Bollywood Confidential, Book 1
Heat Factor: Based on the blurb, I was honestly expecting more sex (or kinkier sex?) than there was. There is definitely sex, but no group activities.
Character Chemistry: Lots of sexual attraction
Plot: More like three short stories than one cohesive novella
Overall: In an author’s note to the current edition, Snyder refers to this book as “banana-pants” and she is not wrong.
The basic premise of Spice and Smoke is that a bunch of actors with various shared histories have all signed on to work on a movie together. They’re filming at a remote location, so when they’re not on set, there’s nowhere to go but back to the hotel. Drama ensues!
Let’s meet our couples!
Avi and Trish are married. Avi is bi but generally prefers men; Trish is his beard (kinda). She’s fully aware of his preferences, but they have sex with each other and they have an open relationship that mostly involves him bringing home other men. But when they arrive at the set for The Raj, things start to unravel because of their attraction to their co-stars. Harsh was Trish’s childhood crush, and Avi is instantly attracted to Michael – but Michael has no interest in being a side piece, and it seems like the marriage is not open enough for Trish to play on the side without Avi. (Which side note, that is some bullshit misogynistic double-standard right there which made me dislike Avi.)
And then, there’s Sam and Vikram, who broke up several years ago because Sam was high all the time. Sam and Vikrim are not part of the poly mess that is Avi and Trish and Harsh and Michael, except for the fact that they are in the same movie.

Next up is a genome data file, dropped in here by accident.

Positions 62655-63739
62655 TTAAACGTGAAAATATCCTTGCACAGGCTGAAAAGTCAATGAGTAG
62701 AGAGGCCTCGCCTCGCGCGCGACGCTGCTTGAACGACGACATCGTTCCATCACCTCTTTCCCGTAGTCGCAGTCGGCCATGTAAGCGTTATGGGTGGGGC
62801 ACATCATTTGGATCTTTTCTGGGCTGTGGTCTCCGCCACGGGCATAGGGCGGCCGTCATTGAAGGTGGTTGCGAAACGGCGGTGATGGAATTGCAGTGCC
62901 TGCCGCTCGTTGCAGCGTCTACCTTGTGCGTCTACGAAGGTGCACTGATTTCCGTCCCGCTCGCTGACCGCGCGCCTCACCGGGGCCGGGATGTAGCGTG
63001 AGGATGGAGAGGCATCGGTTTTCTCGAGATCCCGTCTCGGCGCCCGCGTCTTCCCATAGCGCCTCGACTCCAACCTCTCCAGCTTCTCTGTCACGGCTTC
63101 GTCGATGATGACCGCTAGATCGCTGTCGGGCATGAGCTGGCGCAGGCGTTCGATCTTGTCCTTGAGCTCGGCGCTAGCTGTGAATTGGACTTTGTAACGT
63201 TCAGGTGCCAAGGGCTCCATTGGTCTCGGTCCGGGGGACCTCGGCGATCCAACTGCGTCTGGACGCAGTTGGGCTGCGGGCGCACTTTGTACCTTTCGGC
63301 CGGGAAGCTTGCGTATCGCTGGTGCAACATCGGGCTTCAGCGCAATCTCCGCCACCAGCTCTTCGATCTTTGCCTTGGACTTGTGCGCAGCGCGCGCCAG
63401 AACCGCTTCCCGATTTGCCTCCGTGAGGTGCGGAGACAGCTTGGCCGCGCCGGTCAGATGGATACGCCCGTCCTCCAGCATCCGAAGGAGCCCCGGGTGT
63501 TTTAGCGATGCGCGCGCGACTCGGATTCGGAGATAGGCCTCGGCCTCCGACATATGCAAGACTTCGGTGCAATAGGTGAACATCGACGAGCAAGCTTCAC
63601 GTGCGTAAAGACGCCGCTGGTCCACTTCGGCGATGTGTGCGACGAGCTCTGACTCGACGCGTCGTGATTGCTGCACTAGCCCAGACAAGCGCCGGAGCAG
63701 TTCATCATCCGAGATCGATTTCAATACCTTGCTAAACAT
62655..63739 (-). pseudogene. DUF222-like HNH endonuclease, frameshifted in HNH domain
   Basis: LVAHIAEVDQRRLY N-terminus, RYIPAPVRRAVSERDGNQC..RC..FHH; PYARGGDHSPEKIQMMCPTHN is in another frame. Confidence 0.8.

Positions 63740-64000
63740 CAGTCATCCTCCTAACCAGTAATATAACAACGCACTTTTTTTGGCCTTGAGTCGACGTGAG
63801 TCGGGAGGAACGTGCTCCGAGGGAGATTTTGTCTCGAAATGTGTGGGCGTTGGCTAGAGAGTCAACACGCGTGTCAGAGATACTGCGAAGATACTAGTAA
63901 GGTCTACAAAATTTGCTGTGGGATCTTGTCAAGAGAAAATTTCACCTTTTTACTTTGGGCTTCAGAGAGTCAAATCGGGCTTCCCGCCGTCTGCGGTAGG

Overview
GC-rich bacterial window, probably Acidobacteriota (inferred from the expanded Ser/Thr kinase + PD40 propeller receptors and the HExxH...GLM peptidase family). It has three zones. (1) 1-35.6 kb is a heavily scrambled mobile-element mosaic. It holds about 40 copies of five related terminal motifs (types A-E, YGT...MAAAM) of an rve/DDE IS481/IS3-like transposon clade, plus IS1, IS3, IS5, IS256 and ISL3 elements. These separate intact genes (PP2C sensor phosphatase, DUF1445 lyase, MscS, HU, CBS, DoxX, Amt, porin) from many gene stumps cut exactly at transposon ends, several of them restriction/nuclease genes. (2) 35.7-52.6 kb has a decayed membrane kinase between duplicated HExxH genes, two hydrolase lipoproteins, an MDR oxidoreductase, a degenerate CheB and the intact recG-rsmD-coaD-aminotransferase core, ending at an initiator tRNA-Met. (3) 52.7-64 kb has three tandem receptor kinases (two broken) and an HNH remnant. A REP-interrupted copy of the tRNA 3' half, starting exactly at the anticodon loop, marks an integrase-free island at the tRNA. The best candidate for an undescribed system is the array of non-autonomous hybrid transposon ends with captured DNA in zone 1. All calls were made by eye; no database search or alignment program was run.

Lots of pining ensues, as well as a lot of fantasizing about sex. Which, I guess, if I’m reading it, is, from my perspective, the same as them having sex. Maybe I should update my “Heat Factor” rating.
The novella is roughly divided into two halves, with the first half covering Avi and Trish and their potential new lovers, and the second half covering Sam and Vikram. Because we spend very little time with any individual, none of the relationships have much room to breathe or develop.
Setting aside the underdeveloped nature of the romances, I did really enjoy the Bollywood setting. It was fun and campy and dramatic, which is pitch-perfect for the ridiculous internal turmoil of these characters. You will probably get more out of the book if you are well-versed in Bollywood film; some of the fantasies the characters have use scenes from well-known Bollywood movies as a starting point, and characters regularly reference stars and film conventions in their conversations.
TL;DR: I wouldn’t necessarily recommend this book – it’s pretty rough in places – but I am definitely interested in reading more of Snyder’s stuff.
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